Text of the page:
Diet of the Pacific Sand Lance (Ammodytes hexapterus) in the Salish Sea, British Columbia, in the 1960s

J. Mark Hipfner, Moira Galbraith

Abstract


The diet of the Pacific Sand Lance (Ammodytes hexapterus) was quantified from the stomach contents of 115 Pacific Sand Lance caught in the Strait of Georgia and Saanich Inlet (Vancouver Island) in the Salish Sea, British Columbia, in the spring and summer of 1966, in the Strait of Georgia in the spring and summer of 1967, and in the Strait of Georgia and Saanich Inlet in the spring and summer of 1968. There were 12 major taxa of prey in diets, 8 of which were Crustacea. Based on an index of relative importance, copepods were the dominant prey in 1966 and 1968, but not in 1967, when cladocerans, larvaceans, and teleosts also were common. The copepods Pseudocalanus spp. and Calanus marshallae were the only taxa to appear in diets in all three years. Pseudocalanus dominated the copepod component of diets in 1966, when sampling occurred in July; unspecified copepod nauplii (an early larval stage) were dominant in 1967 and 1968, when sampling occurred earlier (April to June). With the profound changes that have occurred in the Salish Sea over recent decades, these data can serve as a baseline for comparison.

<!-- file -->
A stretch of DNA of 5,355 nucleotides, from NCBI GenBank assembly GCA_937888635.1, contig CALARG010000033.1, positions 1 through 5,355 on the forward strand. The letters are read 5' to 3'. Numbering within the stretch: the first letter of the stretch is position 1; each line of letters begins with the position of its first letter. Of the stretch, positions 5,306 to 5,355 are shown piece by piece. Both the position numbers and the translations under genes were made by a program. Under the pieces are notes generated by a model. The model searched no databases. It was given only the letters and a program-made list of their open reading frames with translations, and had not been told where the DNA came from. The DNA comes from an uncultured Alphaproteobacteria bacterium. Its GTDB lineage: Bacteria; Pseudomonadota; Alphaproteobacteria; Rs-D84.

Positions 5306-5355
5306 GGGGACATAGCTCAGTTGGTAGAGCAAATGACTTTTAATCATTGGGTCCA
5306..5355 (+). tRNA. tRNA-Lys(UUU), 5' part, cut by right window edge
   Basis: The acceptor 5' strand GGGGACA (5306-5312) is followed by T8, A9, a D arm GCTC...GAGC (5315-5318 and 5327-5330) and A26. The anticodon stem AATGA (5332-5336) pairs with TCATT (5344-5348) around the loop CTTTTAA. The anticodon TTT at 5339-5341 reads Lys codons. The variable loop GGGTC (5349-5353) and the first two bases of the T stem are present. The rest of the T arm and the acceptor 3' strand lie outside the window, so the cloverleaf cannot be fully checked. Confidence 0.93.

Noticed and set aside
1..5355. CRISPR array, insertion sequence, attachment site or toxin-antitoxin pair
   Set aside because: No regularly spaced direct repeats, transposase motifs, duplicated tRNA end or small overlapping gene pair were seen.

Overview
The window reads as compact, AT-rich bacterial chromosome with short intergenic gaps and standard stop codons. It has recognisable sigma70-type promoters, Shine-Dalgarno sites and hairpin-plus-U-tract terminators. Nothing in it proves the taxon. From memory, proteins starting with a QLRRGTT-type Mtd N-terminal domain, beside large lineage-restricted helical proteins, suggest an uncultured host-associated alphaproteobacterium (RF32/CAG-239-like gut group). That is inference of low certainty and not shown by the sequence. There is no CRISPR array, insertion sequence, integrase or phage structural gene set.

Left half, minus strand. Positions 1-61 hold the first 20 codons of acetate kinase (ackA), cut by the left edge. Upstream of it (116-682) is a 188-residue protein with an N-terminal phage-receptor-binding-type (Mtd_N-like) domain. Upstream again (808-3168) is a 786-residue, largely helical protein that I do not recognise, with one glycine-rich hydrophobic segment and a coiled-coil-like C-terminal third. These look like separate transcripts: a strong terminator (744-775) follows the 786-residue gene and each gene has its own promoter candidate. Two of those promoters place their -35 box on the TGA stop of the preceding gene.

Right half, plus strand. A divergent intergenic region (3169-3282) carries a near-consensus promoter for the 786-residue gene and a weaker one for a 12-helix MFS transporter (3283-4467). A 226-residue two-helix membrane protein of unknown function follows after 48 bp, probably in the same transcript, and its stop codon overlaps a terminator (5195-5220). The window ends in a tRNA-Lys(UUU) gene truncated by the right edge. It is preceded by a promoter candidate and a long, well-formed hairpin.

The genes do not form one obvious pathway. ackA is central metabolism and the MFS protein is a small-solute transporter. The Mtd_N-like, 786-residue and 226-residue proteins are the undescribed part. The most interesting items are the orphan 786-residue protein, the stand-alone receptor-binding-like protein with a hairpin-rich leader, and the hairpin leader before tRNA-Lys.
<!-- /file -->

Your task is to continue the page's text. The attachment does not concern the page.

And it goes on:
Keywords


Pacific Sand Lance; Ammodytes hexapterus; diet; interannual variation; decadal variation; Strait of Georgia; Salish Sea; British Columbia

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DOI: http://dx.doi.org/10.22621/cfn.v128i1.1551



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